Black Horehound has a short, creeping rhizome with a simple or branched stem that reaches a height of 100-120cm. The stem of the plant is hairy, four-sided, initially green, but eventually turns red-violet. The spreading, long branches are covered with serrated, dark green leaves, they are ordinary, pointed, ovate on short petioles, which reach 5-8cm in length and 3-6cm in width.
Flowers double-lipped, rosy purple or dirty pink. Fruits - cylindrical or oval black nuts, up to 2 mm long.
The above-ground part of the plant is used for medicinal purposes. The tops of the plant are cut during flowering, June-August. Spread in a thin layer on sieves and dry in a shady and well-ventilated place, stirring occasionally. The unpleasant smell of the plant disappears during drying. The drug is stored hidden from the sun for no longer than 2 years.
This plant has also been studied in the laboratory and determined to contain phenols and organic acids, flavonoids, alkaloids, diterpenes (marubin and ballotinone), phytosterols, up to 13% tannins, choline, tannins, bitter substances and pectins.
The medicinal value of the plant is determined by the substances it contains. Diterpenes have an antispasmodic effect on smooth muscles, phenolic acids act as antioxidants, and also have anti-inflammatory and antimicrobial effects. Flavonoids produce anti-edematous and hemolytic effects. French scientists, conducting experiments with this plant on animals, determined its neuro-sedative properties.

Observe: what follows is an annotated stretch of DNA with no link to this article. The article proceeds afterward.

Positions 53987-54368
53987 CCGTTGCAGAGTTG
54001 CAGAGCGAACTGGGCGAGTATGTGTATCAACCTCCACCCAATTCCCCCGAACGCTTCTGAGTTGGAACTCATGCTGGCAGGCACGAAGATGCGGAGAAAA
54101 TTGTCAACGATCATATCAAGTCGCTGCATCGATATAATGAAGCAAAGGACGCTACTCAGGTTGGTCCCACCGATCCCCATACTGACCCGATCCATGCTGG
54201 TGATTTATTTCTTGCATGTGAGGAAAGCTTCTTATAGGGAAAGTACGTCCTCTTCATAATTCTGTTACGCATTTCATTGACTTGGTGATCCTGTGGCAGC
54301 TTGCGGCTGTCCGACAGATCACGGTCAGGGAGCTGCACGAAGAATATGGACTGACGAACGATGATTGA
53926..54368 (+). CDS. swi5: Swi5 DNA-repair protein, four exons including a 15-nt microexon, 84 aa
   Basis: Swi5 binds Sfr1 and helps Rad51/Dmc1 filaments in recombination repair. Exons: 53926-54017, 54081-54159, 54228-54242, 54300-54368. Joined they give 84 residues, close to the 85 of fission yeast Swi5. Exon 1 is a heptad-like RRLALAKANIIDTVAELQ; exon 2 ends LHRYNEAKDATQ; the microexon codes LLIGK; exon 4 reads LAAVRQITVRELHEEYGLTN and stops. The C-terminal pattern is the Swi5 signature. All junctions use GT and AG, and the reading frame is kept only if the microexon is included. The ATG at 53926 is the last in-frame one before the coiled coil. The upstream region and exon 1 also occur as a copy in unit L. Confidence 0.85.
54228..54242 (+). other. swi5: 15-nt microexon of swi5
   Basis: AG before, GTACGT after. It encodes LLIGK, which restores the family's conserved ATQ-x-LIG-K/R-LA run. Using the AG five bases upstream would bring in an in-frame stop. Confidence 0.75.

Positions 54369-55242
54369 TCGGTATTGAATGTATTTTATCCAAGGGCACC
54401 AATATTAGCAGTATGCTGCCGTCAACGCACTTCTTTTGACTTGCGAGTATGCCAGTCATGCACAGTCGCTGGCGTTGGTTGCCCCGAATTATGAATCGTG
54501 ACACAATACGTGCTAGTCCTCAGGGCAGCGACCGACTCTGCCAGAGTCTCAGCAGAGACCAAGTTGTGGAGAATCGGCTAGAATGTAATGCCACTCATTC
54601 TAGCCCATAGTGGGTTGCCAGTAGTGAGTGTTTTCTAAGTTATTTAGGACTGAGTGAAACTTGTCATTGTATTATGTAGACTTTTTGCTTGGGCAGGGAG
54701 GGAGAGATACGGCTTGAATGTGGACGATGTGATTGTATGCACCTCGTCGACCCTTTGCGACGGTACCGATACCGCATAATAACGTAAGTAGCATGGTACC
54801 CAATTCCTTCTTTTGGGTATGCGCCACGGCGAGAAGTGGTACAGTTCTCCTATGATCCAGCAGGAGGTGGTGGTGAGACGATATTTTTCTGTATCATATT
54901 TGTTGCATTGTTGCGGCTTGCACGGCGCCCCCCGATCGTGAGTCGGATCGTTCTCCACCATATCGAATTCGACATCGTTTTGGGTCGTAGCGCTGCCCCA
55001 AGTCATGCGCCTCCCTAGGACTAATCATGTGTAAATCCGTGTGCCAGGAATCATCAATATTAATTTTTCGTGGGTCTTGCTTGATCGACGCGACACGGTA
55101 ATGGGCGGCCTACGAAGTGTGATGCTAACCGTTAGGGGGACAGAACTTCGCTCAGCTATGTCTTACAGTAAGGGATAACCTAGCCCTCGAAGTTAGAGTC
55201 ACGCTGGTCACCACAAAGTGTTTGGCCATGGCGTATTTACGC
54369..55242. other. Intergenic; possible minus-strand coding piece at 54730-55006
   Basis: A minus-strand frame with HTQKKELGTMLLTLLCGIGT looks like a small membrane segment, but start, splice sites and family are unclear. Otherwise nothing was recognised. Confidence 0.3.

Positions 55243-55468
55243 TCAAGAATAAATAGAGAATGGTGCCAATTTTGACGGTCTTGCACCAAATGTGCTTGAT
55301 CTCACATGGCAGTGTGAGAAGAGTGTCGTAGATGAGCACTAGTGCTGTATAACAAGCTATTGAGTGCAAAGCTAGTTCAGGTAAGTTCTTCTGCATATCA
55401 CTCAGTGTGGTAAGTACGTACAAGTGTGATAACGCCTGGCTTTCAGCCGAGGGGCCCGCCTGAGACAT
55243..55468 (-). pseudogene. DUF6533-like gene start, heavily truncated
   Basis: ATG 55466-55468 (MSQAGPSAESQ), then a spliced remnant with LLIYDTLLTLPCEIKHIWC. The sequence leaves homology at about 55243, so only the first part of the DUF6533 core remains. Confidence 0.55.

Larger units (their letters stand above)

In folk medicine, extracts and decoctions from the black Horehound are used against insomnia, to reduce tension, relieve chest pain and reduce arterial blood pressure. As a diuretic, the extract of this plant is used to reduce edema of various etiologies. Decoctions are considered effective against menstrual, muscle and joint pain. In addition, in case of muscle pain, it is recommended to add the decoction to the bath water. Decoctions are also used for sciatica and rheumatism.